Tech support scams gain sophistication, now using malware

Malwarebytes' Jerome Segura said the method is new, but growing.
Malwarebytes' Jerome Segura said the method is new, but growing.

Tech support scammers are upping their game, actively using malware to cause computer technical issues— effectively holding devices for ransom and forcing consumers to call a fake support number, which opens them up to identity theft and future credit problems.

Malwarebytes Senior Security Researcher Jerome Segura said tech support scammers are moving away from the annoying and costly browser locks and fake antivirus alerts that had been their go-to weapons, and are instead utilizing malware to create actual problems with a computer, giving the victim little choice but to call the supplied “tech support” help phone number.

An attack starts with the victim picking up the malware through a fake Flash or software update. Shortly thereafter, one of several official-looking screens pops up on the display informing the person something is wrong with the computer. The so-called problem usually has something to do with Windows; for instance, the product key is out of date or the license needs to be renewed. In each case the crook thoughtfully supplies a 1-800 tech support number.

“It's fairly new, but just in the past week I've seen many cases on forums and via our own support channels. I think this is going to be a major change and is likely to get very common,” Segura told SCMagazine.com in an email.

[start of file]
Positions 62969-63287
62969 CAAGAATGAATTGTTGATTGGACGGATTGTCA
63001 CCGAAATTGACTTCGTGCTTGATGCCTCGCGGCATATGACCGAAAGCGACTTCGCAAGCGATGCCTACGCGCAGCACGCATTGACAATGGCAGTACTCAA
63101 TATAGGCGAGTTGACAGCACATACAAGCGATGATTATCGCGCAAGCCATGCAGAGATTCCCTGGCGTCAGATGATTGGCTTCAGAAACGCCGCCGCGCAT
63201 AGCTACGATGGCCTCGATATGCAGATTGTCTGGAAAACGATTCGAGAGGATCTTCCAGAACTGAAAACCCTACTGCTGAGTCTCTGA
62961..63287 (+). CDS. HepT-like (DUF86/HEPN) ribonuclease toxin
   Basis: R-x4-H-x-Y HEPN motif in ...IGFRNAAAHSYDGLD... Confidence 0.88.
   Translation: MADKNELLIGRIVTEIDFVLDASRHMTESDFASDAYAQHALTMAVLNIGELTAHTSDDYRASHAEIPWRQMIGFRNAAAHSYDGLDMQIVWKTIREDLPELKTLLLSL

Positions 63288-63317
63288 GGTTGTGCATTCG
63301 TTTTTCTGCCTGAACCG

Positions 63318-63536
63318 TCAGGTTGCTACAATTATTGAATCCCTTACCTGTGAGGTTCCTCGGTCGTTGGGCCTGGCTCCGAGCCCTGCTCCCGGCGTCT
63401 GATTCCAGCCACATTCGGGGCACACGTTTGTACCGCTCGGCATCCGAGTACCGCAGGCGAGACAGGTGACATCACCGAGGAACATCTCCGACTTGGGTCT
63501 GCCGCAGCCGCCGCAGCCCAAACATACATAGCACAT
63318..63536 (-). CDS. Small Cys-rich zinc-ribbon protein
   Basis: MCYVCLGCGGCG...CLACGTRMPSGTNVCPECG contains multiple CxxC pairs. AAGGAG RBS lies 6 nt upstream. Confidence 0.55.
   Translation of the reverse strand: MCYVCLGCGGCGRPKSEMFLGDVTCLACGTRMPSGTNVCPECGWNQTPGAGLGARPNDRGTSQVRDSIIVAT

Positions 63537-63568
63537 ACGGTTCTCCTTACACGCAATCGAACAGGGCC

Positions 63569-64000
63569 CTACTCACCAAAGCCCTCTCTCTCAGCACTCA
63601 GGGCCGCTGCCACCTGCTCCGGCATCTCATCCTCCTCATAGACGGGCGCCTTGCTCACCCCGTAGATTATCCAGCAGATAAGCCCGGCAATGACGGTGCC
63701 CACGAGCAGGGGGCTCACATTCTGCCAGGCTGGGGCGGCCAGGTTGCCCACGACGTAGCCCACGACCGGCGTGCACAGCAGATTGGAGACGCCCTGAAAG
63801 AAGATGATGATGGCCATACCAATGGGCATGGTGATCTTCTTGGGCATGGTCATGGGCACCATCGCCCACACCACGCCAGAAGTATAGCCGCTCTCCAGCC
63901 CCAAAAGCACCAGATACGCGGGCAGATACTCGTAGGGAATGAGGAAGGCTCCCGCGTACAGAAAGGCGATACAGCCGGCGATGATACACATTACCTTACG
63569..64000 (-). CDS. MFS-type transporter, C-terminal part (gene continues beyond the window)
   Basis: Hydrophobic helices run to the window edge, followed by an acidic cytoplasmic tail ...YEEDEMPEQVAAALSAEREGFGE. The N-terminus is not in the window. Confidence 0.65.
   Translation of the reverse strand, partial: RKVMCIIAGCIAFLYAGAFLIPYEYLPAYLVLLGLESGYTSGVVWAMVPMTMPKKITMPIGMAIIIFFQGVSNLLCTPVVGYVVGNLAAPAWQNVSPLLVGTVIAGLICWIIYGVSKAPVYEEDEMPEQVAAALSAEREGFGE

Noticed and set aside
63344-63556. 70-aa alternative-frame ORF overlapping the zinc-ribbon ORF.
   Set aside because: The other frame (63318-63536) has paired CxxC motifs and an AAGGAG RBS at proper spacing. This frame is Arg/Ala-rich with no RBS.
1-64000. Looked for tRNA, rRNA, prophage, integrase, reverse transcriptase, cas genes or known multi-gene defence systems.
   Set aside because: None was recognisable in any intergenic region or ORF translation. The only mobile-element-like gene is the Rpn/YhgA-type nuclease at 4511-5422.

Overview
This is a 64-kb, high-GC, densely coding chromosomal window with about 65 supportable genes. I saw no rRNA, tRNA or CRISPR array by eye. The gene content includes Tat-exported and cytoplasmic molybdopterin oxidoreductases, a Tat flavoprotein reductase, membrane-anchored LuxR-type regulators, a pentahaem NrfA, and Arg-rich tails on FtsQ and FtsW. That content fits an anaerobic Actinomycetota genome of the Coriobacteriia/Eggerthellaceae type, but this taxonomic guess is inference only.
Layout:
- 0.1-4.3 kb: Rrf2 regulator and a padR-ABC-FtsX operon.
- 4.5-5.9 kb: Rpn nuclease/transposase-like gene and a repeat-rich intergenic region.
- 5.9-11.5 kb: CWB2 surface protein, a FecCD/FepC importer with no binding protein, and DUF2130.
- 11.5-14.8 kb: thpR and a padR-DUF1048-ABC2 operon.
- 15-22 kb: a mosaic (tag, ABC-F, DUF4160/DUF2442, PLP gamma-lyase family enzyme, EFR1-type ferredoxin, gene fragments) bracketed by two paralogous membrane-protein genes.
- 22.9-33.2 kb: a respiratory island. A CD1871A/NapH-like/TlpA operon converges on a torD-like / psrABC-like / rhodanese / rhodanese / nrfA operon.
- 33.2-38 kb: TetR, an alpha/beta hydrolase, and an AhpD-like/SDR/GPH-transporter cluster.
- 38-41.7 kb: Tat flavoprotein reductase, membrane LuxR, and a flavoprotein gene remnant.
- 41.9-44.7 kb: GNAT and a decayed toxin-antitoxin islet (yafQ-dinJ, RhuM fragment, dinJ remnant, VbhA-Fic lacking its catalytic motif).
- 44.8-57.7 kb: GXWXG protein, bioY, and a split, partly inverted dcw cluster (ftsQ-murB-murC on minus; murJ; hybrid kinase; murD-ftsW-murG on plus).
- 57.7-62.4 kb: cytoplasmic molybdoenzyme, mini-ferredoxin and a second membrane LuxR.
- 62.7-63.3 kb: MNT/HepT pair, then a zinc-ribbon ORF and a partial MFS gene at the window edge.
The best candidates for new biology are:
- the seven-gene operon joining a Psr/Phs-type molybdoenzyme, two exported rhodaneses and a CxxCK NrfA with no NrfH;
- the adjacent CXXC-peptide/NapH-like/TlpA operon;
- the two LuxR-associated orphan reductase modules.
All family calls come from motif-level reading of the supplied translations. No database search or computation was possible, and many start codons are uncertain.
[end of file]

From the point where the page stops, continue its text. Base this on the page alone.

The difference between these new tricks and the older browser lock methodology is that the older tactic tried to scare people into thinking they did something illegal, forcing them to pay several hundred dollars as a fine, typically via vouchers, Segura said, while this version is more subtle.

Once the warning screen appears, the computer is effectively locked up, but the image that shows on the screen looks quite legitimate, Segura said, making it very difficult for the average person to differentiate between a tech support scam and activity that is normally associated with their computer's software, such as a Windows update.


 

 

A few windows supplied to Malwarebytes by @TheWack0lian.

Malwarebytes cited a few keyboard maneuvers from a security researcher known as @TheWack0lian that can free the computer, such as holding Ctrl+Shift and pressing the S key, to unlock the screen. But otherwise the computer has to be rebooted using special tools supplied by an Internet security company, Segura said.

“To be clear, this is not a fake browser pop-up that can easily be terminated by killing the application or restarting the PC. No, this is essentially a piece of malware that starts automatically, and typical Alt+F4 or Windows key tricks will not get rid of it,” Segura wrote in his blog.

Those who don't catch on and end up calling the number supplied by the crooks will find themselves out about $250 to “fix” the problem, and it also opens the victim up to identity theft by giving away their payment card credentials.

A person's best defense is to stay away from any free optimizer or software pop-up ads along with adware supported programs.

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